Hip Replacement Surgery and Complications
Patients require hip replacement surgery when the hip joint has been injured or is deteriorating, causing a loss of mobility. The American Academy of Orthopedic Surgeons (AAOS) says that surgeons perform some 193,000 hip replacement surgeries annually. Although hip replacement surgery is safer and simpler than it was when it was introduced in the 1960s, there are still major complications associated with the procedure.
Common Hip Replacement Surgery Complications
The most common complications from hip replacement surgery include the following.
The replacement hip joint can become dislocated if you move your leg to certain positions after having surgery. That danger can be reduced if you don’t cross your legs beyond the body’s midline and refrain from bending it by more than 90 degrees at the hip. Dislocations usually happen during the 3 months immediately after the surgery. Dislocation causes a slipping or popping feeling, which is followed by the inability to withstand weight on the replaced hip, according to the website eOrthopod.
eOrthopod also reports that about 1 percent of hip replacement patients experience an infection in the wound. These infections are most often treated successfully with antibiotics, but in some instances, if the new joint gets infected the replacement hip must be removed and replaced with another artificial hip, says the Mayo Clinic. Warning signs of infection include fever, pain, redness and drainage at the site of the incision.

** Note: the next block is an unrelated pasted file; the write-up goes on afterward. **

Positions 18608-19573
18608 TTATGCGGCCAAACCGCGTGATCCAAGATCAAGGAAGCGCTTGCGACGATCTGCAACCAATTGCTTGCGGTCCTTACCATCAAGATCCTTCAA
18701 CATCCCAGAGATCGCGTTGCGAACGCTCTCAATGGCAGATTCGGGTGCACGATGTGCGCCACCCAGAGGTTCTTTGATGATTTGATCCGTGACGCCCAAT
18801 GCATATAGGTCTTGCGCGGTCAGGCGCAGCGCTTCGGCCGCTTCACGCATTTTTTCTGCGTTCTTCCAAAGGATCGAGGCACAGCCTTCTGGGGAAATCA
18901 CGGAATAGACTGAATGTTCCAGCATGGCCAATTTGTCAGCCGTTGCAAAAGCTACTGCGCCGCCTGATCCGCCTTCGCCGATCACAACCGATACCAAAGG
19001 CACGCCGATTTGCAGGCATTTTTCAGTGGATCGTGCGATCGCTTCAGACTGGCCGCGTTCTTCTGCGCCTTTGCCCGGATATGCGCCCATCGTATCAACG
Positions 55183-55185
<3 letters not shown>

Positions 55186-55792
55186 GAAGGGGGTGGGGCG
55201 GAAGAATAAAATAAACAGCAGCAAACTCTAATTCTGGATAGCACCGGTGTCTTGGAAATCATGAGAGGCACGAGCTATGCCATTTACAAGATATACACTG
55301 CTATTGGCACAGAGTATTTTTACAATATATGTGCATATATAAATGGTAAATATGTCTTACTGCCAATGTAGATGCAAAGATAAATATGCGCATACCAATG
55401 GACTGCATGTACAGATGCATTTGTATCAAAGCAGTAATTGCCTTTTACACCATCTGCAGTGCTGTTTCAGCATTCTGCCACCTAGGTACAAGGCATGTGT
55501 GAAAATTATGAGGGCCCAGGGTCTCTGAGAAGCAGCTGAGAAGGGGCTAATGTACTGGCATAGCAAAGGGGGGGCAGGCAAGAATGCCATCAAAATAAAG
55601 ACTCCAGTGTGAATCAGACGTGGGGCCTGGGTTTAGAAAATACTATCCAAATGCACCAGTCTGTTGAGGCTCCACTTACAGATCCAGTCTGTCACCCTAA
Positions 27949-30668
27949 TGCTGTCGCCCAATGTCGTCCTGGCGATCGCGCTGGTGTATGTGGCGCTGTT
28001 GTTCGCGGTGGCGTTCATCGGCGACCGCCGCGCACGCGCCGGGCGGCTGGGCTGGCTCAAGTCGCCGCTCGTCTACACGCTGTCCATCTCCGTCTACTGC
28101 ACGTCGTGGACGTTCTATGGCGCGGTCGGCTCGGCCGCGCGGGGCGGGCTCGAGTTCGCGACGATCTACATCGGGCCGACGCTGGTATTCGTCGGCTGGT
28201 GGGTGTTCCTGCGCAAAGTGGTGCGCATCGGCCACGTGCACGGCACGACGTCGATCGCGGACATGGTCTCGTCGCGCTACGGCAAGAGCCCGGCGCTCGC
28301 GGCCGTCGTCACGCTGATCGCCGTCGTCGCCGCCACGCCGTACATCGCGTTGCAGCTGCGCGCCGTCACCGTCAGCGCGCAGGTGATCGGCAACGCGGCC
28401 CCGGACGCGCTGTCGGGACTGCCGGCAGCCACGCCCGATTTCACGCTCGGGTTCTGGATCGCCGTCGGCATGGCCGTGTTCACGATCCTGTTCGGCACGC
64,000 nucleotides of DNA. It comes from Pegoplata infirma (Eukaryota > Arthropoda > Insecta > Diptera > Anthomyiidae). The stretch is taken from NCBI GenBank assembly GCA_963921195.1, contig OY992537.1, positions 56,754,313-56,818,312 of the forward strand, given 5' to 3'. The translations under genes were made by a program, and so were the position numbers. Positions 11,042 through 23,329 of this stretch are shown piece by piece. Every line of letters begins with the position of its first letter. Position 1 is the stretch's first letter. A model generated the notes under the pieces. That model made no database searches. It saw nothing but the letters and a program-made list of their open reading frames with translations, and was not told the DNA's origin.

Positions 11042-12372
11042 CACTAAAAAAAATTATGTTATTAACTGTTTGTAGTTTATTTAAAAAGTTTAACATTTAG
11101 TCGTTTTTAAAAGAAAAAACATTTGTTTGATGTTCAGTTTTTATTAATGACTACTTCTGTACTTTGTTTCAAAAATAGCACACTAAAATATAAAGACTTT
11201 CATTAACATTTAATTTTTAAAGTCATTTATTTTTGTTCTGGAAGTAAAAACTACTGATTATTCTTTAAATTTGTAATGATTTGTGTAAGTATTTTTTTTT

- Blood clots
Blood clotting is the most frequent complication from hip replacement surgery, says the AAOS. Blood clots can develop deep vein thrombosis, which has symptoms including pain, redness, swelling and excess warmth in the leg, usually in the calf. Oxygenation to the entire body can be decreased if a blood clot breaks free and lodges in the patient’s lungs. If a clot reaches the lungs, it forms a pulmonary embolism, which can be life threatening. Symptoms of a pulmonary embolism are difficulty breathing and sudden chest pain. Blood thinners like Heparin are usually prescribed to prevent clots from forming. To keep the blood flowing, the patient should wear compression stockings. The patient should stand and walk as soon as they can to help prevent the formation of clots.
- Long Term Complications
Hip replacements deteriorate from everyday wear and tear in about 12 to 15 years. Then, they have to be replaced. A replacement hip can also break or loosen over time, which requires additional surgery. Ossification, or a stiffening of the joint, can also occur. This makes moving the joint difficult. You could also have to use shoe lifts to even out the length of your legs if the hip replacement joint makes one leg shorter than the other.
The most commonly used hip replacements by DePuy and Zimmer have been recalled, so if you suffered complications from one of their products, you may entitled to compensation for your damages. Contact Rosenbaum & Associates for a free consultation regarding your case. There’s no charge unless we win your case.